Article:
Home Opinion Letters The Caribbean can benefit from – A Commonwealth

The Caribbean can benefit from – A Commonwealth


Dear Sir

A Commonwealth is defined as a nation, state and or other political units, founded on law and united by compact or tacit agreement of the people for the common good.

Thus, the creation of an all-encompassing Commonwealth of Caribbean Nations based upon their regional and island culture, as a cornerstone to complete Caribbean unity, is viable.

The assertion is; as long as individual Caribbean island nations compete against each other, and with much larger and more powerful international competing nations, the islands of the Caribbean will not reach their full political/economic potential. It is only by uniting the Caribbean into one socio-politically/economic powerhouse will this Commonwealth and its member nations achieve the respect and competitive fear of their opponents within international markets.

The assertion is such that, a fully united Caribbean can and will fulfil the aspirations and needs of each of its member states while assuring a unifying might with political/economic leverage.

A United Caribbean will be stronger in many ways:

  • Greater purchasing power as a group, with a larger united population;
  • Political power and influence (friends and competitors);
  • Influence on the international stage;
  • Unity of purpose, national outlook and aspirations;
  • Unified financial clout; thus pooling a collective financial position:
  • Unifying member-states ambassadorial, consulates and foreign affairs ministries;
  • A united commonwealth will assure the ability to quickly and profoundly respond to Climate Change, through the establishment of an internal emergency ministry;
  • Each member must work towards a democratic outlook and the practice of democracy;
  • The wealth of each member nation is considered part of the greater entity. (The petroleum, mining and natural resources sector would be used to the benefit of all member states, much like health care, insurance, and travel agreements.)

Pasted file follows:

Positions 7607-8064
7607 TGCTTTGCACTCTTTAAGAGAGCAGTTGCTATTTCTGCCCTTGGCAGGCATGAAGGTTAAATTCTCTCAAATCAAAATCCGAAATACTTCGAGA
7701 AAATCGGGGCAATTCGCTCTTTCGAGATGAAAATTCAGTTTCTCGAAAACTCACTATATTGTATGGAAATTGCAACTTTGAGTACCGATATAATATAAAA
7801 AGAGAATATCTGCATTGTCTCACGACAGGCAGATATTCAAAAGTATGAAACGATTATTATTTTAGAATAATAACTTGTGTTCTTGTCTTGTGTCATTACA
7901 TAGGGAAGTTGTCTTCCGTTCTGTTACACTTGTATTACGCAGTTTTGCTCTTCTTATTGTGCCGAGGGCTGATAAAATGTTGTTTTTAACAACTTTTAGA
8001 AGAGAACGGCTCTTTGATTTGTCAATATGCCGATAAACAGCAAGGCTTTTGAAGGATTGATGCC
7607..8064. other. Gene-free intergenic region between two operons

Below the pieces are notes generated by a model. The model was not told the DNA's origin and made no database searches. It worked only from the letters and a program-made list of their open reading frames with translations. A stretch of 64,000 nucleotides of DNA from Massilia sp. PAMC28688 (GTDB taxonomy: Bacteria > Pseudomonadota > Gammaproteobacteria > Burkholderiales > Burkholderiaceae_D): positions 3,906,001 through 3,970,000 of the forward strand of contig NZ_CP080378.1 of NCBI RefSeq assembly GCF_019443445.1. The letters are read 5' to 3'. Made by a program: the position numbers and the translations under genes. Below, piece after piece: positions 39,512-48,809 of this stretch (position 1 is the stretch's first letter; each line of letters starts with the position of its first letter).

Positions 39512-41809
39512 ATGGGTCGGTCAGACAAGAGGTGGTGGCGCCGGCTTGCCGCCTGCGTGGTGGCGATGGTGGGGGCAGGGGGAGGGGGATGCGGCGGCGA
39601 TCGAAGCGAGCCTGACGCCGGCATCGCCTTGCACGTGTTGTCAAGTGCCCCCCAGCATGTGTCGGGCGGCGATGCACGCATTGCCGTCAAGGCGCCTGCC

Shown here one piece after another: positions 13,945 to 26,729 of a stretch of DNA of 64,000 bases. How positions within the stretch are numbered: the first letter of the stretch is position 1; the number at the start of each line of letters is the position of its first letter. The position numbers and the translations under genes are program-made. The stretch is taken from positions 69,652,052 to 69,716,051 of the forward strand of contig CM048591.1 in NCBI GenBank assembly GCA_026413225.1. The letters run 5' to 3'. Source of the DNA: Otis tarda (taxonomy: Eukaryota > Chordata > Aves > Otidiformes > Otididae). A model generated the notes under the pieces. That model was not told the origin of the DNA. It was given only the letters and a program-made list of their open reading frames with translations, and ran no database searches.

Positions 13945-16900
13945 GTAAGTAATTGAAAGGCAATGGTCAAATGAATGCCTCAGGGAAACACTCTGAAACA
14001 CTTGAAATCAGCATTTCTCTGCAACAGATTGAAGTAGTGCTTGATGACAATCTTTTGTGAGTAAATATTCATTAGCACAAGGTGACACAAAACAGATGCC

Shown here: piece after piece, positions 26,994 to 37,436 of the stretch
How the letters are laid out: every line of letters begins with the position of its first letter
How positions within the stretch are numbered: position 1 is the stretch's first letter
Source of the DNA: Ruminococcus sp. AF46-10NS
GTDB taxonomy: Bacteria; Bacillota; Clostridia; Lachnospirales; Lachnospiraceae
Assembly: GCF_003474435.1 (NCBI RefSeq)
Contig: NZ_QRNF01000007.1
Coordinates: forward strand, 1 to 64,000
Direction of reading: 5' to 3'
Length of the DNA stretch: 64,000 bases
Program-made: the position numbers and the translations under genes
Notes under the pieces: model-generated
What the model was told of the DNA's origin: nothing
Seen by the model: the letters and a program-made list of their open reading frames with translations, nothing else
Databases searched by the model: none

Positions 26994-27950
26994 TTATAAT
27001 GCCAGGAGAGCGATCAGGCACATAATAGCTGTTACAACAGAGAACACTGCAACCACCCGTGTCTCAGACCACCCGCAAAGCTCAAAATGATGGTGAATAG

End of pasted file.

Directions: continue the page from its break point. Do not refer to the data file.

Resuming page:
Now, notable, some islands will need more care and investment than others, but these investments can create the greater good for all. International banking and foreign concerns prefer to do business with a united conglomerate, a Commonwealth of Island Nations than separate islands with a sparse population and limited ability to transact internationally.

Imagine a grouping of island nations within a greater Commonwealth. A government with a president for example St Vincent and the Grenadines, a deputy prime minister from Barbados and ministers from islands as diverse from Trinidad and Tobago, Martinique, Saint Lucia, and Bermuda.

This Commonwealth would move towards gaining new members from other island nations controlled by former colonial powers, extending independence to Martinique, Guadeloupe, the US and the British Virgin Islands, Puerto Rico and even St Pierre and Miquelon (beside Newfoundland).

The Caribbean must be courageously ambitious. The Caribbean must be creatively aspiring to what is truly within its grasp. The Caribbean, with their island lifestyle/culture, must demand better for their people.

Again, it is only through unity can the Caribbean become, otherwise, it will remain as it has been, a political and economic possession or external powers.

Steven Kaszab

Bradford, Ontario



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